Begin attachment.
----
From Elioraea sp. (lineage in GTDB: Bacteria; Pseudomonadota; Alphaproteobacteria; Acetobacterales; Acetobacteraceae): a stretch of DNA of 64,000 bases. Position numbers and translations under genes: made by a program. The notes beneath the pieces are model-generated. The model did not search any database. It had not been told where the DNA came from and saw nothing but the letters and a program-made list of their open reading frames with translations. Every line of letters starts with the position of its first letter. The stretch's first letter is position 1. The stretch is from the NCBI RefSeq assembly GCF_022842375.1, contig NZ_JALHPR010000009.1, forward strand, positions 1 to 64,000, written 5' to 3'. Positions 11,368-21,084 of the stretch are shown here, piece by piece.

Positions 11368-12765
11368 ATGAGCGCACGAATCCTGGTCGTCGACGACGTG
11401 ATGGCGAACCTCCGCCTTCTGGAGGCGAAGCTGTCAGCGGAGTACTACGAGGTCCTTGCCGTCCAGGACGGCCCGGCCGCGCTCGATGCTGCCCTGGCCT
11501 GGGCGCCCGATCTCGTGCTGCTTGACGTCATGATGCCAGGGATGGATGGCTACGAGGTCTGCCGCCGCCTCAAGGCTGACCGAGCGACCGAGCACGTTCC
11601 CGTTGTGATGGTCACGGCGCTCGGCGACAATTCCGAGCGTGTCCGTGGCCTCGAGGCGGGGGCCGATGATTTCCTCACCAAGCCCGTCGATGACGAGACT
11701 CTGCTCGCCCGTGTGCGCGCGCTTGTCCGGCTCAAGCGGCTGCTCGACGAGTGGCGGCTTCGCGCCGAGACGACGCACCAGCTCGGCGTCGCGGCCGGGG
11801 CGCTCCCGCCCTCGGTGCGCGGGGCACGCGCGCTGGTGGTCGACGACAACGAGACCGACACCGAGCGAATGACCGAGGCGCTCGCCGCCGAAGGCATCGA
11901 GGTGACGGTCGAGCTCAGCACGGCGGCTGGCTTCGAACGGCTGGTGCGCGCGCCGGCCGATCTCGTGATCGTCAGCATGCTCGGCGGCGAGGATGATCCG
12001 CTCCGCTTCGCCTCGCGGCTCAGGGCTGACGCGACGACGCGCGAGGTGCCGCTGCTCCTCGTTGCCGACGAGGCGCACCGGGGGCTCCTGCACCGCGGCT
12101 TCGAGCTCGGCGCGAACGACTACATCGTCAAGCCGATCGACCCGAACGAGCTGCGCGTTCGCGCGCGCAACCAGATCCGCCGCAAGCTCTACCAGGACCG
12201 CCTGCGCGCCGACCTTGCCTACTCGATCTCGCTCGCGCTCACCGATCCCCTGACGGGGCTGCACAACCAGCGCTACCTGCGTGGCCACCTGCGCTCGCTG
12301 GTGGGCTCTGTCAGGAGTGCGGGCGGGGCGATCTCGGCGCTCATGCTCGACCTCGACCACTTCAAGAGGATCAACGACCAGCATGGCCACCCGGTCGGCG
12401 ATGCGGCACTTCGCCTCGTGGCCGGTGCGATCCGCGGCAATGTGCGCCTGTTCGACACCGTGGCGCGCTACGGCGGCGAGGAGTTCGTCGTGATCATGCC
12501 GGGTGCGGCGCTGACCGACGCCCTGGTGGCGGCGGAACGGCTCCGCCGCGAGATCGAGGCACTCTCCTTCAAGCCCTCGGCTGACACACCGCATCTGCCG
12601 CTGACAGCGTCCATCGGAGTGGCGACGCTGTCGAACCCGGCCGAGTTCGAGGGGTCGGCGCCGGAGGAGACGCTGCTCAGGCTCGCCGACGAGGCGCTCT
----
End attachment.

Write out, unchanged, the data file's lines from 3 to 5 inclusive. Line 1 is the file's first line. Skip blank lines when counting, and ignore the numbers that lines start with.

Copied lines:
11368 ATGAGCGCACGAATCCTGGTCGTCGACGACGTG
11401 ATGGCGAACCTCCGCCTTCTGGAGGCGAAGCTGTCAGCGGAGTACTACGAGGTCCTTGCCGTCCAGGACGGCCCGGCCGCGCTCGATGCTGCCCTGGCCT
11501 GGGCGCCCGATCTCGTGCTGCTTGACGTCATGATGCCAGGGATGGATGGCTACGAGGTCTGCCGCCGCCTCAAGGCTGACCGAGCGACCGAGCACGTTCC